Purpose of review: Despite the fact that statin treatment substantially reduces cardiovascular morbidity and mortality, many treated patients still experience a high residual risk. Statins lower LDL cholesterol (LDL-C), with limited effects on other lipid parameters. Fibrates improve atherogenic dyslipidemia characterized by high triglyceride and/or low HDL cholesterol levels and elevated concentrations of small dense LDL particles, with or without high LDL-C levels. Fibrates decrease cardiovascular morbidity, especially in patients with the metabolic syndrome. The purpose of this review is to provide a rationale for the combined use of statins and fibrates in the management of patients with high residual cardiovascular risk related to atherogenic dyslipidemia and persisting after single therapy.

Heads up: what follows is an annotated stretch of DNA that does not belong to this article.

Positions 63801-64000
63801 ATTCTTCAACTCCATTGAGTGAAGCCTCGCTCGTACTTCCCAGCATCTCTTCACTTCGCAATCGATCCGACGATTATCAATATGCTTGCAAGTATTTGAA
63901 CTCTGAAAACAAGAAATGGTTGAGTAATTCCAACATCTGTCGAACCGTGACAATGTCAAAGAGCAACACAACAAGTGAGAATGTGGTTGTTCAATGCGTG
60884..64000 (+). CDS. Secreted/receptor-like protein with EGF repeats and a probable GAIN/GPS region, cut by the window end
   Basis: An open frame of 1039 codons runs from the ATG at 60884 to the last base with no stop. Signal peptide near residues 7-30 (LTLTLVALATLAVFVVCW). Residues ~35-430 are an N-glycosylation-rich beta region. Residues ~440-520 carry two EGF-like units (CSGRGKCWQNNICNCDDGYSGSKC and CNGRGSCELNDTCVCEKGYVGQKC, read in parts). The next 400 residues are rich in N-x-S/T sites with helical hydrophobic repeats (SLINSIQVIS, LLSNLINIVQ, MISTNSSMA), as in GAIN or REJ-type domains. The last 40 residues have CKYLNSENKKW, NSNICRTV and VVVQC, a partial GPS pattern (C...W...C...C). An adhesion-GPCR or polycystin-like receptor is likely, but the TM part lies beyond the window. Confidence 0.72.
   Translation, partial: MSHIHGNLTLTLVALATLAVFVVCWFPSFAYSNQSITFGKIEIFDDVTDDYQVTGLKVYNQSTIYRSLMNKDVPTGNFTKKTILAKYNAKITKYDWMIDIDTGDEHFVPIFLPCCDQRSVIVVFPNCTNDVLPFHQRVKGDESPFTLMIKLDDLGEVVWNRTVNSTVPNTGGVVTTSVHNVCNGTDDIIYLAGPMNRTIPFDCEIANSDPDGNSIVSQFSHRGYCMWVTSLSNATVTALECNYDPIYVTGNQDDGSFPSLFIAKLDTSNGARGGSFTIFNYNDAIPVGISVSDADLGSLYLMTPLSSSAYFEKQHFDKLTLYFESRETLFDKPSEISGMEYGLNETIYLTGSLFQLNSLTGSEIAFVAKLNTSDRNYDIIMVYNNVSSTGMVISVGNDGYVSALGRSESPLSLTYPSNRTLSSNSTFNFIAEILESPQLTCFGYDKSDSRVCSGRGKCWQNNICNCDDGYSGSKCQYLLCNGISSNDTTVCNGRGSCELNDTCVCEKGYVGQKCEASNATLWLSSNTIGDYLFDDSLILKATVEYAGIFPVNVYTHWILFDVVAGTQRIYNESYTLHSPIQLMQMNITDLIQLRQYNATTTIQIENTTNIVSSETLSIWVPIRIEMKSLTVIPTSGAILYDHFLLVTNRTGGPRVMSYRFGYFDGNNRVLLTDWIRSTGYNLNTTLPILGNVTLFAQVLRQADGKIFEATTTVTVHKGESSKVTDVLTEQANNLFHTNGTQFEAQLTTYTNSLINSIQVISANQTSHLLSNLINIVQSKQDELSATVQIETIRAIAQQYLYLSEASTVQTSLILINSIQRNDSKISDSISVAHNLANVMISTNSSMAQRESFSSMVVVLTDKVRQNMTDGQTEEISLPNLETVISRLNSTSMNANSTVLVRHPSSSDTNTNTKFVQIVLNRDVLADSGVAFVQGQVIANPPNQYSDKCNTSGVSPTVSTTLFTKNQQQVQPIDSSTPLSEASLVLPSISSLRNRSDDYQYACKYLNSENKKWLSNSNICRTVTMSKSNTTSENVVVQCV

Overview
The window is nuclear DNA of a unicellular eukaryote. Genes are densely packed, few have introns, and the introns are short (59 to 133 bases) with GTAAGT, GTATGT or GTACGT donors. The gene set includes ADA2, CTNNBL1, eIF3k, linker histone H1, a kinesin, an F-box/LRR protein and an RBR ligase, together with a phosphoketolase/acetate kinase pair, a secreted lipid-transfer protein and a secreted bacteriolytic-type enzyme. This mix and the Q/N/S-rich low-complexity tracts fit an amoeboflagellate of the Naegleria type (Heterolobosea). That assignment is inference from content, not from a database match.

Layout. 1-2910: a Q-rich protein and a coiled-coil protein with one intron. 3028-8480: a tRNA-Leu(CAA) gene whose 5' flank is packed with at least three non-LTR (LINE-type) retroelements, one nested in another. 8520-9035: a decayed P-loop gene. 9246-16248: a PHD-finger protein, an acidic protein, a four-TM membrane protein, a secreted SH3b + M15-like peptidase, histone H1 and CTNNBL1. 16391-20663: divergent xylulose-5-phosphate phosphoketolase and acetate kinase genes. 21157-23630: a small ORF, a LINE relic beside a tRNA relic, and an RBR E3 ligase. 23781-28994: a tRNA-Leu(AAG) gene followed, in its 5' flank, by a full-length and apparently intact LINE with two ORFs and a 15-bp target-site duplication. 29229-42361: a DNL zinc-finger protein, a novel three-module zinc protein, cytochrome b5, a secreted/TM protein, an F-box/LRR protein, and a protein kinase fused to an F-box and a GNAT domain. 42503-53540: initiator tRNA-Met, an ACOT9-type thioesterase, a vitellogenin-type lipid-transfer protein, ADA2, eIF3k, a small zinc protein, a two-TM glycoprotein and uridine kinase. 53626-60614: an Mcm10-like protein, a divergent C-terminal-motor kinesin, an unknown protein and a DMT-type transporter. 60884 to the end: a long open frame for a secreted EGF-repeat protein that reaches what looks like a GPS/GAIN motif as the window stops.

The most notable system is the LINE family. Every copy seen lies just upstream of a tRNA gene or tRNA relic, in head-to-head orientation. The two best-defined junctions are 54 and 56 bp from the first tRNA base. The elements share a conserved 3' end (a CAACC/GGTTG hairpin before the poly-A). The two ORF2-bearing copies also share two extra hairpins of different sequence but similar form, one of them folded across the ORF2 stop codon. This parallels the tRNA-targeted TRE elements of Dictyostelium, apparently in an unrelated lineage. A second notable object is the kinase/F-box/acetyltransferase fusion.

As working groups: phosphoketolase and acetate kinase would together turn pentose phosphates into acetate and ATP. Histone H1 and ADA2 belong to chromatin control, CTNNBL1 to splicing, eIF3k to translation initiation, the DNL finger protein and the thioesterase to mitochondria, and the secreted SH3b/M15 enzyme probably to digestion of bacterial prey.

Recent findings: A meta-analysis from 14 randomized trials conducted in high-risk patients reported that statin therapy is effective in reducing the proportional risk for major vascular events by 21% for each mmol/l lowering of LDL-C. However, on an average, 14% of patients still experienced an event despite being allocated to statin. Beyond LDL-C, other factors, including triglycerides, non-HDL cholesterol, HDL cholesterol, and apolipoprotein B, have been identified as factors determining residual risk, and normalization of these parameters may further decrease cardiovascular disease in patients treated with statins. Data from fibrate trials indicate that these drugs are particularly effective in reducing cardiovascular morbidity in patients with atherogenic dyslipidemia.
Summary: Reducing the residual cardiovascular risk in patients treated with statins requires addressing multiple lipid goals. In this context, future therapeutic interventions based on combination therapy, such as statins and fibrates, appear particularly promising.